Dwelling prices continue to climb out of new buyers' reach
US equity markets edged higher despite a run of disappointing economic data overnight. The Nasdaq hit a 15-month high, rising 0.8% for the session. The Dow and S&P500 were also higher.
US treasuries weakened (yields rose), as stronger risk appetite dampened demand for government bonds.
In Australia, yields on bond futures fell, but then lifted to be little changed. Yields on 3-year bond futures were at 1.80%, while yields on 10-year bond futures were at 2.46%.
The US dollar index rose slightly, and hit its highest in 11 years.
The Australian dollar weakened ahead of the RBA board meeting today. Markets are pricing in a near 60% chance that the RBA will cut the cash rate by 25 basis points.
We expect that it will leave rates unchanged, but recognize that a decision to cut today is possible. Either decision will likely see a reaction in the AUD.
Oil prices slipped in the US and the Brent benchmark fell sharply on speculation that a nuclear deal would lift sanctions on Iran. Gold prices fell, in step with a stronger US dollar.
Australia-wide dwelling prices jumped a further 0.3% in February following a 1.3% surge in January, according to Corelogic RP Data.
Prices have now risen in ten of the past twelve months and are at an all-time high.
Over the year to February, dwelling prices rose in all capital cities. Sydney was by far the strongest market over the past twelve months with prices rising 13.7%. They were up 7.4% in Melbourne, 5.9% in Brisbane, 3.4% in
Adelaide, 1.8% in Canberra, 1.6% in Darwin, 0.7% in Hobart and 0.5% in Perth.
Gross company operating profits fell 0.2% in the December quarter, the third consecutive quarterly decline. For the year to the December, company profits fell 5.9%. Mining profits fell 19.3% in the year to the December.
The AiG Performance of Manufacturing index fell from 40.0 in January to 45.4 in February.
The TD Securities - Melbourne Institute measure of monthly inflation was flat in February to be up 1.3% over the year.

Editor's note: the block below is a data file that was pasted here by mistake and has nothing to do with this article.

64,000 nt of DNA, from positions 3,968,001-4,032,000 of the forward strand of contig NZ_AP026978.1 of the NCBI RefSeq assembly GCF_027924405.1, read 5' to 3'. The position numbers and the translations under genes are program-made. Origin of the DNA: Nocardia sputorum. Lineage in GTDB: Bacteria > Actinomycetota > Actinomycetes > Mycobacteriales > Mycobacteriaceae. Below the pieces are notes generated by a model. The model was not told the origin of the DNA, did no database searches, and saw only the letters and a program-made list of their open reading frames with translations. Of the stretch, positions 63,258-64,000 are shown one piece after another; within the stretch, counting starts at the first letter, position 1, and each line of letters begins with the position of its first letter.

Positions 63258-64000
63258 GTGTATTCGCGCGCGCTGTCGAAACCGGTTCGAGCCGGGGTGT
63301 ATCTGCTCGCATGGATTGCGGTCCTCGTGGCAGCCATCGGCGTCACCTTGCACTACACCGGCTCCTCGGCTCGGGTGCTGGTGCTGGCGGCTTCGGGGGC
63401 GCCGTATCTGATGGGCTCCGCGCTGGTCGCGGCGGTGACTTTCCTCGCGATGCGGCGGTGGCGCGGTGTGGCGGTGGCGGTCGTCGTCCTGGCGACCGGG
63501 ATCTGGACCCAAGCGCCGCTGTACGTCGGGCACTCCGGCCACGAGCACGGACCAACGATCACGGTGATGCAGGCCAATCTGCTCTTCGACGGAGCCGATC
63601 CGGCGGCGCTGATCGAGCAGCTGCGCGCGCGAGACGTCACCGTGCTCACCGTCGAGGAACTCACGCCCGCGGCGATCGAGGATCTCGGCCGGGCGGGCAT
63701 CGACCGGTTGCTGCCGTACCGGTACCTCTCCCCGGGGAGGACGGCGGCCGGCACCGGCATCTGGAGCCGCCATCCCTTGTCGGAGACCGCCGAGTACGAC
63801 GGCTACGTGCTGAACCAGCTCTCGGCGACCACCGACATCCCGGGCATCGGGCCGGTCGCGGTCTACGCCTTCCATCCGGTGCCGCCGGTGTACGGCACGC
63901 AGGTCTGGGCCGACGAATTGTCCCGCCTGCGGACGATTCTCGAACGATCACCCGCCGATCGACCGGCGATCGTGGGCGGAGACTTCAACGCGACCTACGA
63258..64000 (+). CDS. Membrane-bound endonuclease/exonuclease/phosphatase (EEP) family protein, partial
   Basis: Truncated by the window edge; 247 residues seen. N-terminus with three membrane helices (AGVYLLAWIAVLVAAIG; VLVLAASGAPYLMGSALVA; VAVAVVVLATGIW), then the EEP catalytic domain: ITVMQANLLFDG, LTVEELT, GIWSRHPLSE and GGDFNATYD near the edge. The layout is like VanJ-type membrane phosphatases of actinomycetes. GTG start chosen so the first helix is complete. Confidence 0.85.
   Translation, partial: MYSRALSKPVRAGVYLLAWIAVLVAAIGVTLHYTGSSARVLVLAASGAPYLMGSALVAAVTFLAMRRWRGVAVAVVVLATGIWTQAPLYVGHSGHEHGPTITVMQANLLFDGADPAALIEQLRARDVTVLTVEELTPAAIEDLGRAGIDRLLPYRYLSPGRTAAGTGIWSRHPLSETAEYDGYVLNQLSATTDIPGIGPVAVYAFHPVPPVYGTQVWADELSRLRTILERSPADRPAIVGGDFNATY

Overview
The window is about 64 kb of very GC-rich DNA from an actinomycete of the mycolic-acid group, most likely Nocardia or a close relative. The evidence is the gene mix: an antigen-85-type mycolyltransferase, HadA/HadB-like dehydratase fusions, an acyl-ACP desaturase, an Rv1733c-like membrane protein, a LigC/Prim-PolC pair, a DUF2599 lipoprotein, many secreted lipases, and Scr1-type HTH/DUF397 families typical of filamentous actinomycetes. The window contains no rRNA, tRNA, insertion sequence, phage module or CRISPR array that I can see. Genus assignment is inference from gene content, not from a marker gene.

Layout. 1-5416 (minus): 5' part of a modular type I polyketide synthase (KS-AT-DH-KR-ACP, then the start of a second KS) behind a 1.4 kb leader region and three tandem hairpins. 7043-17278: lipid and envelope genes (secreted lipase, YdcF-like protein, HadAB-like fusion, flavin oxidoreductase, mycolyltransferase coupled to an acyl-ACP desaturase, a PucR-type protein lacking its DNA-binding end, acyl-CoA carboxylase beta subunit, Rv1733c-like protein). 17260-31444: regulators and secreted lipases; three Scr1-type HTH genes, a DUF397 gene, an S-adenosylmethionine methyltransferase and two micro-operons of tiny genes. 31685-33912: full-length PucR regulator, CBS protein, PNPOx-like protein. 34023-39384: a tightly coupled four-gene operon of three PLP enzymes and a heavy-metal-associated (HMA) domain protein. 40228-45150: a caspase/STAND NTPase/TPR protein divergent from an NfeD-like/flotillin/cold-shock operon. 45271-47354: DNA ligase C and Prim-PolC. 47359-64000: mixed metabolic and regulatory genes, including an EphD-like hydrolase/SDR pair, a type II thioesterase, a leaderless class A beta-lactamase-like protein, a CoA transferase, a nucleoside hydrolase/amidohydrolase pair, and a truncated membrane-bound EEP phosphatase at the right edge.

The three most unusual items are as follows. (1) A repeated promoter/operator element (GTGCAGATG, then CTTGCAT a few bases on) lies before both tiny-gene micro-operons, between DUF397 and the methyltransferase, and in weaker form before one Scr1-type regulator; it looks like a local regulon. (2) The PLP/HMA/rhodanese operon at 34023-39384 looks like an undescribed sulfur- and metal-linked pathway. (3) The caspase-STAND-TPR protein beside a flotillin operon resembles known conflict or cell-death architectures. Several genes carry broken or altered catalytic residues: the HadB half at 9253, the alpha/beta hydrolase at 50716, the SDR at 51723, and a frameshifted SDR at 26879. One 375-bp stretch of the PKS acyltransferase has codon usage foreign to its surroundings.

The unemployment rate in the euro zone unexpectedly fell from a revised 11.3% to 11.2% in January. Although it remains elevated, it was the lowest since April 2012.
Headline CPI rose from -0.6% in the year to January to -0.3% in February, slightly above the median estimate of -0.4%, but still in contraction. The core rate of annual inflation was unchanged at 0.6%.
Capital spending stepped down from an annual pace of 5.5% in the September quarter to 2.8% in the December quarter.
House prices in the UK fell 0.1% in February, the first fall in five months, according to Nationwide. Nonetheless, low interest rates and the improving labour market are expected to support the housing market.
The manufacturing PMI rose from a revised 53.1 in January to 54.1 in February, the highest in seven months.
Consumer spending fell 0.2% in January, the second consecutive monthly fall (consensus -0.1%).
After adjusting for inflation, consumer spending rose 0.3% reflecting the impact of lower gas prices. Incomes grew at 0.3% in January, also a touch below expectations of 0.4%.
In other data, the ISM manufacturing index slipped from 53.5 in January to 52.9 in February.
January's reading was the lowest in a year, and suggests manufacturing activity softened.
In contrast, the manufacturing PMI published by Markit, a relatively newer survey, rose from 53.9 in January to 55.1 in February, but down from its recent high around mid-2014.
Construction spending fell 1.1% in January, also disappointing expectations of 0.3%.
At the end of January, a Bloomberg measure of consumer comfort rose to its highest level since July 2007.